Ormoc festival celebrates bountiful pineapple harvest

In Photo: Piña Festival Queen (street dancer in white) is Cherry Mae Duterte during the street dancing.

Elmer V. Recuerdo  /  Photos by Vincent Paulo Cortes

ORMOC CITY—The samba-like beat of the canned music blared from a sound system as the kids perfectly executed their street-dance performance.

The audience that started lining the streets before noon enthusiastically cheered for their favorite group. Some could not help, but dance to the tune, as well.

Many members of the audience and the participants came all the way from neighboring towns to share in the celebration. The air was expectedly both festive and celebratory. After all, it was Ormoc’s 420th city fiesta and the return of the well-loved Piña Festival after half a decade of hiatus.

The Piña Festival celebrates the bountiful harvest of pineapple, a product of distinction for the city. It also honors its patron protectors, Saints Peter and Paul.  The actual date of the fiesta is June 29, but was held on June 25 this year, so that the celebration took place on a Sunday.

“This festival is giving honor to Saints Peter and Paul for the good harvest of pineapple the entire year, for the blessings, for the manpower and labor,” said Estrella Serafica-Pangilinan, chairman of the Ormoc Festival and Cultural Foundation, which led the resurrection of the festival.

“The Ormoc Queen pineapple variety is among the sweetest in the world. We would like to celebrate this local produce which we can claim as indigenously ours. This is one of the foremost considerations when we decided to rename our festival after this truly Ormocanon fruit,” Pangilinan added. ​

“The Piña Festival which coincides with the celebration of the feast of our patron saints, Saint Peter and Saint Paul, is envisioned to be the ultimate cultural program of our city. The festival pays homage to our patron saints, for all the blessings they have bestowed on our city,” she said.

The Piña Festival used to be celebrated in the city during its annual fiesta until 2010, when a new city administration replaced it with the Tugob Festival. Tugob is a Visayan word that means “bountiful” or “abundant”. The Tugob Festival was held as the highlight of the city’s Charter Day on October 20.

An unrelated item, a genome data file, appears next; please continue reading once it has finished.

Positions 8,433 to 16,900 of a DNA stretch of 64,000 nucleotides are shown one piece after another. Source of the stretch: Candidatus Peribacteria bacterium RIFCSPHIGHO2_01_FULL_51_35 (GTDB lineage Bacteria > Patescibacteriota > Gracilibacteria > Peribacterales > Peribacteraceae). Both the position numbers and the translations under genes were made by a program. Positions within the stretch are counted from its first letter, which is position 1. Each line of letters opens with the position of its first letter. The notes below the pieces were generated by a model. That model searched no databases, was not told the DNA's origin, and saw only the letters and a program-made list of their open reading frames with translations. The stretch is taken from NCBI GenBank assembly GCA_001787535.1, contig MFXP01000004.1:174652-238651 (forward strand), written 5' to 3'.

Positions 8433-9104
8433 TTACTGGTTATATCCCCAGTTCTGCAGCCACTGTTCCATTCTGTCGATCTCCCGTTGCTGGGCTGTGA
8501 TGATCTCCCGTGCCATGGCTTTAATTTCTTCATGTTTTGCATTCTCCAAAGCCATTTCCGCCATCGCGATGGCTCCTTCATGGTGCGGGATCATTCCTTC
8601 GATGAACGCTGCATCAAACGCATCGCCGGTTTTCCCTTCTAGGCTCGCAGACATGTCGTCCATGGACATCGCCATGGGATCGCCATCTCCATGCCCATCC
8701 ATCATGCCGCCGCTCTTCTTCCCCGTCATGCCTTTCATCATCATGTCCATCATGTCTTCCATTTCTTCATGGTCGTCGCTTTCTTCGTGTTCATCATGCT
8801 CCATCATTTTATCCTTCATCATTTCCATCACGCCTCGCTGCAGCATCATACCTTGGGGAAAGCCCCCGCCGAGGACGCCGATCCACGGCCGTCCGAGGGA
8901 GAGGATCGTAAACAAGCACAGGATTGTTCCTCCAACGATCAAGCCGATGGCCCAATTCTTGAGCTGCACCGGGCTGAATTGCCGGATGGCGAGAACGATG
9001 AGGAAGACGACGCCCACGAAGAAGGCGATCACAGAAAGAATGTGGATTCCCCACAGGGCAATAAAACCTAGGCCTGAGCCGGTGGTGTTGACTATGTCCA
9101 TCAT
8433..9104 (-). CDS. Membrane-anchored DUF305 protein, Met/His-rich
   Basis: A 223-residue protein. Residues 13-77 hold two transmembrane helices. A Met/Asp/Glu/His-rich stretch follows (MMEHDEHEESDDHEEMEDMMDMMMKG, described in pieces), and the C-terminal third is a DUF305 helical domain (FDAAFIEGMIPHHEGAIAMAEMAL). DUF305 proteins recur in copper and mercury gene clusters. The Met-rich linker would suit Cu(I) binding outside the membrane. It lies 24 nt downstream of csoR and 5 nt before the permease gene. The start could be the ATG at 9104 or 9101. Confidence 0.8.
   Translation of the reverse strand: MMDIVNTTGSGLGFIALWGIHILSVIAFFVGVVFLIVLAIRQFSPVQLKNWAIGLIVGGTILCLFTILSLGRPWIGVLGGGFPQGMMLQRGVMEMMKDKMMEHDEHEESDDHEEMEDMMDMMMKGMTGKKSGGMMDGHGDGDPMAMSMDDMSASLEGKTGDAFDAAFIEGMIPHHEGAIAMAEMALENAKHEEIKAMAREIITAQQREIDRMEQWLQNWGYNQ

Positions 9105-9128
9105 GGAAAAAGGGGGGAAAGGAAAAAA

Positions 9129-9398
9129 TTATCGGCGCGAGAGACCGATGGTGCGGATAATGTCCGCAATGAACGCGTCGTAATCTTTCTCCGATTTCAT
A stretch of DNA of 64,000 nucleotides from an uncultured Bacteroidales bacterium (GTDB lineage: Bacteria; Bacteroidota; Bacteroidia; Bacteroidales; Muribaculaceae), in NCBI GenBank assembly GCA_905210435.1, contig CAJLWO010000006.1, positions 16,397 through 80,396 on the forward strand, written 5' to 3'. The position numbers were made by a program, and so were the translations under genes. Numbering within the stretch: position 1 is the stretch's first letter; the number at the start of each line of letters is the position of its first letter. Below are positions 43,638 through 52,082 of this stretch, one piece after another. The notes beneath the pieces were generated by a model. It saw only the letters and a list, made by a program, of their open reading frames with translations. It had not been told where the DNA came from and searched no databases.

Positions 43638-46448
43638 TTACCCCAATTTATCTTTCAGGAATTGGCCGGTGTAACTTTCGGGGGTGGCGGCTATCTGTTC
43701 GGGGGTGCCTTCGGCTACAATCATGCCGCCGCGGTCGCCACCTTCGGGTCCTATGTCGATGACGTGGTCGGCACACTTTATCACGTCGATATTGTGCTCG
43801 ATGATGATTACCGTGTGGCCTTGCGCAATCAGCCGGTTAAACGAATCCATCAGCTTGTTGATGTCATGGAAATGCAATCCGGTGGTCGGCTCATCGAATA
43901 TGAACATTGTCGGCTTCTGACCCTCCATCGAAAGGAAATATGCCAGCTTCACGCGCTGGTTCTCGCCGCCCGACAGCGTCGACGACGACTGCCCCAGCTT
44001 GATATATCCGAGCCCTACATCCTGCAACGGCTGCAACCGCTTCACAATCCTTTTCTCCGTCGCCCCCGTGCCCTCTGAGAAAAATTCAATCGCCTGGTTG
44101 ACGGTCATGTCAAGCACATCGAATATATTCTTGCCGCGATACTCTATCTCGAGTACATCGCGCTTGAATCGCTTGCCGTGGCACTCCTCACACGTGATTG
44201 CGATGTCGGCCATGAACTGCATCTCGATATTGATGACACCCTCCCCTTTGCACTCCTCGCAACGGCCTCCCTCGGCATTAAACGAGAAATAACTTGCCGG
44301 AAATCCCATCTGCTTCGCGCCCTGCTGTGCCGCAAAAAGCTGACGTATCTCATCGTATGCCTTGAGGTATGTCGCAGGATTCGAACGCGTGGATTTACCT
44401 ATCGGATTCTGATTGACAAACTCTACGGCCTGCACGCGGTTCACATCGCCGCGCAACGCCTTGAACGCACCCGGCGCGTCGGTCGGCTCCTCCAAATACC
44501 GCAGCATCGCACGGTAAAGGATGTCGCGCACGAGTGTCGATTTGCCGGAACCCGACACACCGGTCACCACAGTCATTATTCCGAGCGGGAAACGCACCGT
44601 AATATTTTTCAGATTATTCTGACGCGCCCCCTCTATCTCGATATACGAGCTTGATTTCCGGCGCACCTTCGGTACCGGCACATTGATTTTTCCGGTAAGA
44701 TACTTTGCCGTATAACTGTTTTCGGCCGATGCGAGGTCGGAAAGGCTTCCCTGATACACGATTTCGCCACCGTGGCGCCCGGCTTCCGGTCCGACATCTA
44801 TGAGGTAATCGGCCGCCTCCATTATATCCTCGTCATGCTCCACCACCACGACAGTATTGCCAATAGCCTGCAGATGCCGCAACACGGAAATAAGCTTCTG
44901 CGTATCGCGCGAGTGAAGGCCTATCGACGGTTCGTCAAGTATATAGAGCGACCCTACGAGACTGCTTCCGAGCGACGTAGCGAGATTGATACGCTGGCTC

Pangilinan added the decision to bring back the Piña Festival was a result of comprehensive consultations with the city government, tourism and heritage experts, the education sector, local dance choreographers and production directors, as well as with other Ormocanons. ​ “We felt that by redesigning our festival, we will be able to truly compete with other established festivals all over the country,” she said.

A check of P500,000 is awarded to the grand-prize winner of the Piña Festival held on June 25 in Ormoc City. Present during the awarding are (from left): Councilor Nolito Quilang, STI College Administrator Myra Sia, Vice Mayor Toto Locsin Jr., Rep. Lucy Torres-Gomez, Mayor Richard Gomez, Piña Festival Chairman Estrella Pangilinan, choreographer Victor Cuenca (seated) and Fiesta Execom Chairman Peter Rodriguez.

Movie actor and Ormoc City Mayor Richard Gomez, who promoted the festival in various fora and media, believes the Piña Festival will help bring in tourists to the city. He supports the choice of the local pineapple as the centerpiece of the annual festival.

“The significance of the piña is that Ormoc is known for its great pineapples. For the longest time, this has been recognized. Everywhere you go in the country, they know that one of the best-tasting pineapples can be found in Ormoc City. That’s the reason why we are bringing back the Piña Festival,” he said.